Crew members of Production Machine Inc., responsible for the physical realization of the design, stand proudly with the newly constructed Heart Mountain sign. (Photo by Dakota Russell)


POWELL, Wyo. — Look for the tall brick chimney off Highway 14, and when you see the two large trees, slow down and cross over the railroad tracks.”

For years, these were the directions to the Heart Mountain Interpretive Center, but with the speed limit at 70 mph, people would often pass right by the site. Tucked within agricultural fields set far back from the highway, the interpretive center is a series of low-profile structures in the landscape.

“Driving down the highway it’s difficult to see all the buildings or know what they are,” observes Claudia Wade, Heart Mountain Wyoming Foundation board member and executive director of the Park County Travel Council, and “visible signage is critical.”

The foundation prioritized a new sign that would increase roadside visibility while reinforcing the identity of the interpretive center.

“Signage directs people already coming here, and also attracts those who didn’t plan to visit us,” comments Dakota Russell, interim executive director, “but it also serves as our welcome mat. For travelers that might not know anything about our history or locals who have passed by a thousand times, the sign is an invitation.”

Kris Horiuchi, board member and principal of Horiuchi Solien Landscape Architects, describes the design process as “part optics, part story-telling.”

There was the basic technical requirement of sizing letters large enough for people to read while traveling from a distance at high speeds.

“It also needed to be more than just a billboard,” Horiuchi notes, “and we devoted considerable thought to creating a meaningful design element.”

Each of the components – letters, form, color, materials – is simple, yet purposefully detailed, and when combined, creates a powerful overall narrative.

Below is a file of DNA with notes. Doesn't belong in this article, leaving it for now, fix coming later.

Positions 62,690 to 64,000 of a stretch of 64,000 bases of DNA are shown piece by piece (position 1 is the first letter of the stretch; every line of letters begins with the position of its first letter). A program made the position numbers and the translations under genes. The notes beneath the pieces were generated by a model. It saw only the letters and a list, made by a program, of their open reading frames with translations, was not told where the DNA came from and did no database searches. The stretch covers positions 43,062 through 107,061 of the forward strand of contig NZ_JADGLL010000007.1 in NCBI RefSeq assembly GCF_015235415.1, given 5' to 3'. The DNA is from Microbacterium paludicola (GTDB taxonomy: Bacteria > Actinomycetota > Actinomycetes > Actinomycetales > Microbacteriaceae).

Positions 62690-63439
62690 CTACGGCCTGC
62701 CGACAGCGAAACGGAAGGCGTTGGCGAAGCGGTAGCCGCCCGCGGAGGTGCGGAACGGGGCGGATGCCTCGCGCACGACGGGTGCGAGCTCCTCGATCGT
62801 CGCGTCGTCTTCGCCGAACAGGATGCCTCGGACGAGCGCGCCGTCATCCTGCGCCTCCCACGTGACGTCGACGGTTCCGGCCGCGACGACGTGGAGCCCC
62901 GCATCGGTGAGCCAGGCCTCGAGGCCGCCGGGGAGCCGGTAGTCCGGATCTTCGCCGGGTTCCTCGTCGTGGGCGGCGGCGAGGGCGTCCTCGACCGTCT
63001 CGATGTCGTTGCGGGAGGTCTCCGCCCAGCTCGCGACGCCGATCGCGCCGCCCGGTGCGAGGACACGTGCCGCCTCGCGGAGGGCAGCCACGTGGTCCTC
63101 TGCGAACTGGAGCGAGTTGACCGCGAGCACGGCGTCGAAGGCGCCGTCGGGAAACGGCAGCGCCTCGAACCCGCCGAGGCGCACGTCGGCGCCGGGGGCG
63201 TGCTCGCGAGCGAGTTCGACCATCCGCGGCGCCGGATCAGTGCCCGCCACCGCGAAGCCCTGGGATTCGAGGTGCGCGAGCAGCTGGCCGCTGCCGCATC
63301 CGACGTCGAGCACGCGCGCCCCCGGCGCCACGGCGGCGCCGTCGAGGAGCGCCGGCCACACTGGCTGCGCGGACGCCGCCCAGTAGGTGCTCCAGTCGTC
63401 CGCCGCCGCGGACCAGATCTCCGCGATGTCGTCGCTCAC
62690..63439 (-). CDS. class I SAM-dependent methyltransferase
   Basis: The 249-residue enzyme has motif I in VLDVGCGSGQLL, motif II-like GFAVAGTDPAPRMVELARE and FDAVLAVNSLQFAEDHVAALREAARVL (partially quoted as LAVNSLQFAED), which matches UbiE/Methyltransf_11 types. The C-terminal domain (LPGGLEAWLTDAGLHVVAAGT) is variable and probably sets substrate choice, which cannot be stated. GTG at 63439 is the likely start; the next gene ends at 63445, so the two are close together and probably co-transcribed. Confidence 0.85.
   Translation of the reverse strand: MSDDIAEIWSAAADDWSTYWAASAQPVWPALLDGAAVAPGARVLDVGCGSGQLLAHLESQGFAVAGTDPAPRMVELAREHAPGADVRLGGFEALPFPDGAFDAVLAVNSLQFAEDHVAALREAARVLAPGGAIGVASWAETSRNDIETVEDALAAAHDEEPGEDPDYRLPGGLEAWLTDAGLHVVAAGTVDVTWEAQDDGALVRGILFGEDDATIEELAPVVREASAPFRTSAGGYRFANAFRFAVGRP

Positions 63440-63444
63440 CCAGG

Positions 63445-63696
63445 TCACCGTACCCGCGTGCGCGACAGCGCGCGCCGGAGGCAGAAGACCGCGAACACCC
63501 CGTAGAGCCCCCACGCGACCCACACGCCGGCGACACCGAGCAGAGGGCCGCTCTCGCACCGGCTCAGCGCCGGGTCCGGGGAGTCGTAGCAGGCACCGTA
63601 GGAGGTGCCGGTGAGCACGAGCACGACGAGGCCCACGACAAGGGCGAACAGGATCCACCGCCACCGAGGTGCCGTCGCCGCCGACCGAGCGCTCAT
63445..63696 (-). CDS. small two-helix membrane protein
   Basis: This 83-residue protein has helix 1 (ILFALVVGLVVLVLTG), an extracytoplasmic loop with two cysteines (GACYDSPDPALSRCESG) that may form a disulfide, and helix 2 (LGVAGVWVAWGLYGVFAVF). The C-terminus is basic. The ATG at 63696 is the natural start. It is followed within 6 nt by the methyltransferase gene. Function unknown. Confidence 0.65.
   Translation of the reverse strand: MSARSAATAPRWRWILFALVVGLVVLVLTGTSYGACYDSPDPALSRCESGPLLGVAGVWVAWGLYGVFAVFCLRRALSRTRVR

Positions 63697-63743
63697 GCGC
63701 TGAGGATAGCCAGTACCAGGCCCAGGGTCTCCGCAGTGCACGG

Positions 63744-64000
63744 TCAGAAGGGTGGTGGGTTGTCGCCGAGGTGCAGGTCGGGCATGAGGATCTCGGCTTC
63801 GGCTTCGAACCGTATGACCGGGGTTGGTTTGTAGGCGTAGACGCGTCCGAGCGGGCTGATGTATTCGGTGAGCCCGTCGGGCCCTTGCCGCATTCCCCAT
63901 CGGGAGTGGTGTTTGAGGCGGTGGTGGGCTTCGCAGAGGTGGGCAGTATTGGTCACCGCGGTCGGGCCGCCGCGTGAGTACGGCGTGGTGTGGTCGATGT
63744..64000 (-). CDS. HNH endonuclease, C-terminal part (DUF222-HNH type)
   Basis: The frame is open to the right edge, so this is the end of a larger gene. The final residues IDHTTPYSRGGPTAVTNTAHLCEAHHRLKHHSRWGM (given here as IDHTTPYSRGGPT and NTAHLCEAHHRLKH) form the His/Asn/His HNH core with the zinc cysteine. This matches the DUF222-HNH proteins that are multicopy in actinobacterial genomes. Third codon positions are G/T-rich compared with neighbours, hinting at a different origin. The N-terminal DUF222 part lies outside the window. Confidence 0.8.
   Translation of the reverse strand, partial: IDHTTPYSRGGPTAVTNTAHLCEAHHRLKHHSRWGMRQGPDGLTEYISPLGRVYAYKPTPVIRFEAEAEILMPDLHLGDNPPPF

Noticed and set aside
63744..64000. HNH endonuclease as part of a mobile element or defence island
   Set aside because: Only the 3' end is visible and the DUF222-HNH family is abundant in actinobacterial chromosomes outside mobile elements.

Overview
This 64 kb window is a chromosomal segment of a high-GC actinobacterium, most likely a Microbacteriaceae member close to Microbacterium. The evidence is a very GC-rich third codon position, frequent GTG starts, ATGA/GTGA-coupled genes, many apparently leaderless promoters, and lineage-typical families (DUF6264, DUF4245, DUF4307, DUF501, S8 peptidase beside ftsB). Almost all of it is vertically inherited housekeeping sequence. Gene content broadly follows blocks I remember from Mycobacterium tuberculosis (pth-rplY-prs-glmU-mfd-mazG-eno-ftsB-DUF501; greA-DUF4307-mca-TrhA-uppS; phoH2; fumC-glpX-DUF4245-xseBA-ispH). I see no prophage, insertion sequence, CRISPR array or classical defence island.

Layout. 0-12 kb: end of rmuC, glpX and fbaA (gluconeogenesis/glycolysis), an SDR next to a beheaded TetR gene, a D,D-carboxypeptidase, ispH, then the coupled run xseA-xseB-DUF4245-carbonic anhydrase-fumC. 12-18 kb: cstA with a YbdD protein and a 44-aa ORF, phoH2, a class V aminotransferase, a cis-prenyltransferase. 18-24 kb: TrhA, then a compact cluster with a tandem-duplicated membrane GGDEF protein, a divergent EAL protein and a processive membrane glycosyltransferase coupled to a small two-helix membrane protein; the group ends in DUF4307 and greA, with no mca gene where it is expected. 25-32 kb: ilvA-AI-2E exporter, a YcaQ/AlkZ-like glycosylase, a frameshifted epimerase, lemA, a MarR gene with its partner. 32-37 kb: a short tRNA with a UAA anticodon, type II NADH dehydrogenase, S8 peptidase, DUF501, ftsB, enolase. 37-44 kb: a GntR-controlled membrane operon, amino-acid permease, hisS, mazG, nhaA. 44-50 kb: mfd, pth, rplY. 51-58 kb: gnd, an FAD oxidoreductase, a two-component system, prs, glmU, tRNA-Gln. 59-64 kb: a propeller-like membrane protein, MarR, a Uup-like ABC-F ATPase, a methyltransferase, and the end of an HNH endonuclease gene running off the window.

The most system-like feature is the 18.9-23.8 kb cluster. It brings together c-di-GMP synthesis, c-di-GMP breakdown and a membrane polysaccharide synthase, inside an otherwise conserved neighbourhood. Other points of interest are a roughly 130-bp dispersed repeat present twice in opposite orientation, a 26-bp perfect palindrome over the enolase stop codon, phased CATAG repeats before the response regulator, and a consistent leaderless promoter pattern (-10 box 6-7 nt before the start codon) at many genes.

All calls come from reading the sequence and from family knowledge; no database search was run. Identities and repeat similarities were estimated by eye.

A historic photo inspired the design concept of white letters on a black background. Based on the original block letters from the camp sign, a custom typeface by graphic designer Julian Kelly is juxtaposed with the Futura font from the 1942 “Instructions to All Persons of Japanese Ancestry” poster.

The sign’s black background is a long rectangle that recalls the tar-paper barracks, while the vertical posts reference the fencing that once enclosed the camp. A symbol for the entire experience of incarceration, relocation, and homesteading, the black signface extends past the vertical posts toward the highway as if in motion – a tribute to both the incarcerees as they were released from the camp at the end of the war and to the homesteaders that moved barracks to new locations.

Distinctly contemporary in character, the sign expresses the foundation’s relevance today as a leader in racial justice issues.

“The sign is very evocative of the museum and site as a whole,” notes Russell. “It clarifies who we are, and you get a sense of what you’re going to experience here just by looking at it.”

Built of industrial aluminum and galvanized steel I-beams by Production Machine Inc., the sign is engineered to withstand the area’s high wind forces.

To owner Tate McCoy and his brother, Brett, who earlier completed the Honor Roll flagpole and sun shade structure on the interpretive trail, their work at the museum has been personal. “The sign is so much more than just a location and a name. What took place at Heart Mountain is important to me. It’s a big part of Powell’s history. Many people and places throughout my life in Powell have been influenced by the camp, and it’s been an honor to be involved in this project.”

Fabricated in six months, the sign was installed just in time for this year’s Heart Mountain Pilgrimage. Measuring 8 feet tall by 30 feet long, it is positioned in the agricultural field perpendicular to the highway, visible to travelers from both Cody and Powell.

Asked whether the sign has improved visitation to the museum, Kim Barhaug, HMWF historic site manager, notes, “Probably the best endorsement of the sign is the tire marks on the highway where people have braked and turned around!”

With Heart Mountain rising above in the background, Darrell Kunitomi contemplates, “Now we have a sign so strong it cannot be ignored. It’s a statement and a marker on the land that says, “Passerby, here is our piece of American history. Here, we have built a center to remember. We have a story for you.”

For more information about the Heart Mountain Wyoming Foundation, write to 1539 Road 19, Powell, WY 82435, call (307) 754-8000, or go online to

Leave a comment

Your email address will not be published. Required fields are marked *